85. Defendants have a policy and practice of keeping suicide watch cells at very cold temperatures. Prisoners are stripped of all clothing and given only a stiff suicide smock and a thin blanket, making the extreme cold even harder to tolerate. Plaintiffs Rodriguez and Verduzco report that the suicide smock used in Perryville barely comes to the top of female prisoners’ thighs, so both their legs and arms are exposed to cold air. Many prisoners are also deprived of mattresses and as a result must sleep on bare steel bed frames, or on the floor made filthy with the bodily fluids of prior inhabitants. Plaintiff Brislan spent several weeks in a frigid suicide cell with no mattress.
86. Defendants have a policy and practice of exposing prisoners on suicide watch to gratuitously harsh, degrading, and damaging conditions of confinement. Prisoners are given only two cold meals a day, and are denied the opportunity to go outside, brush their teeth, or take showers. The only monitoring prisoners receive in suicide watch is when correctional officers force them awake every ten to 30 minutes, around the clock, ostensibly to check on their safety. In some suicide cells, bright lights are left on 24 hours a day. The resulting inability to sleep aggravates the prisoners’ psychological distress.
87. Mentally ill prisoners on suicide watch complain of correctional staff behavior that interferes with any therapeutic effect of being on suicide watch, including harassment, insults and taunts, and the excessive and practically sporting use of pepper spray. Prisoners at the Perryville suicide watch units, including Plaintiff Verduzco, have jerked awake when awoken by staff on the “safety checks,” and are pepper sprayed for allegedly attempting to assault the officers. Guards in the Perryville suicide watch units also frequently pepper spray female prisoners in their eyes and throats when they are delusional or hallucinating. Plaintiffs Rodriguez and Verduzco have asthma and rely upon inhalers, and they have had asthma attacks from the regular use of pepper spray in the women’s suicide watch unit. On multiple occasions after she was pepper sprayed in the eyes, nose, and mouth, Ms. Verduzco was dragged to a shower, stripped naked, and sprayed with extremely cold water to rinse away the pepper spray; she was then left naked to wait for a new vest and blanket. A prisoner in the Florence prison’s suicide watch unit reports that while there he was handed razor blades to swallow by other prisoners, and told “just die right away.” He started to swallow the blades, and security staff pepper sprayed him while he coughed up blood, and did not provide other emergency response.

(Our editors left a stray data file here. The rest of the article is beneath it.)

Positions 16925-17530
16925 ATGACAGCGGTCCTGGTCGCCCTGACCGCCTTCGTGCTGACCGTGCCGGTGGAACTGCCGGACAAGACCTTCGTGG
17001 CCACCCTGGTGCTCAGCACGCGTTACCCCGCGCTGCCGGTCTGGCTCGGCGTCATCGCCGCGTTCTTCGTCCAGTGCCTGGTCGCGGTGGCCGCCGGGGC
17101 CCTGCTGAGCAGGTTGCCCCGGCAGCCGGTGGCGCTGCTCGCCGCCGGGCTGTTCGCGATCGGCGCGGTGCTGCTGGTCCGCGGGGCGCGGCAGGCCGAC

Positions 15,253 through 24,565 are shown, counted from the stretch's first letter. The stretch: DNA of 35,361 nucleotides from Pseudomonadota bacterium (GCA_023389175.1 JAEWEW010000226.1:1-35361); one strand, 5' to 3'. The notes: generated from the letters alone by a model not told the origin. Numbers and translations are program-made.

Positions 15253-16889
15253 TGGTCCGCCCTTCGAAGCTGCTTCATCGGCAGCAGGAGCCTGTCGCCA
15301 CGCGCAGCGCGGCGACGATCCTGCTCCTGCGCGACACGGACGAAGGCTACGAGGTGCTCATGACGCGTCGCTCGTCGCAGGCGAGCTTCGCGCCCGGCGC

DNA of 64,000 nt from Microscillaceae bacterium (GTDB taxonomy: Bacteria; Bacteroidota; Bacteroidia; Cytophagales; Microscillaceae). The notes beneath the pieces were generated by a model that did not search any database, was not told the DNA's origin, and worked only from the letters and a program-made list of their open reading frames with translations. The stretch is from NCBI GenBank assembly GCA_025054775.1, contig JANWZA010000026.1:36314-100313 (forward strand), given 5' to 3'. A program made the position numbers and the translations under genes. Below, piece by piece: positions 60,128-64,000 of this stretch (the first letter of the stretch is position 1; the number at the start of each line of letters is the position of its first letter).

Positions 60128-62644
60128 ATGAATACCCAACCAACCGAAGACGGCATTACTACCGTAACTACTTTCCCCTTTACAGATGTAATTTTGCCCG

88. Defendants’ policy and practice of holding suicidal prisoners in excessively harsh conditions does not prevent but rather promotes self-injurious behavior. Plaintiff Brislan has cut himself numerous times with razors and pieces of metal while on suicide watch at multiple prisons, including Tucson, Lewis, and Eyman’s SMU 1 and Browning units. At the Tucson prison, staff put him on suicide watch in a cell with broken glass on the floor which he used to cut himself. During another stay in suicide watch, Mr. Brislan was given a razor blade that he used to deeply lacerate both of his thighs. While on suicide watch in the Lewis prison during the summer of 2011, Plaintiff Swartz, on separate occasions, swallowed multiple foreign objects, including two large staples, plastic wrap, a piece of glass, a lead-head concrete nail, a spork, two pens, sharpened paper clips, a metal spring, a steel bolt, and two copper wires. As with Plaintiff Brislan, Mr. Swartz’s repeated suicidal gestures and ability to access dangerous objects while on suicide watch confirms that he was not being properly monitored and that any mental health treatment he might have been receiving was inadequate.
89. Defendants also have a policy and practice of improperly using the suicide watch cells to punish prisoners for alleged disciplinary infractions. An Eyman prisoner who went on a hunger strike to protest prison policies, but did not display signs of mental illness or distress, was put in a suicide watch cell for several weeks and was told by a mental health provider, “If you weren’t on this hunger strike, you wouldn’t have to live in the feces cell.”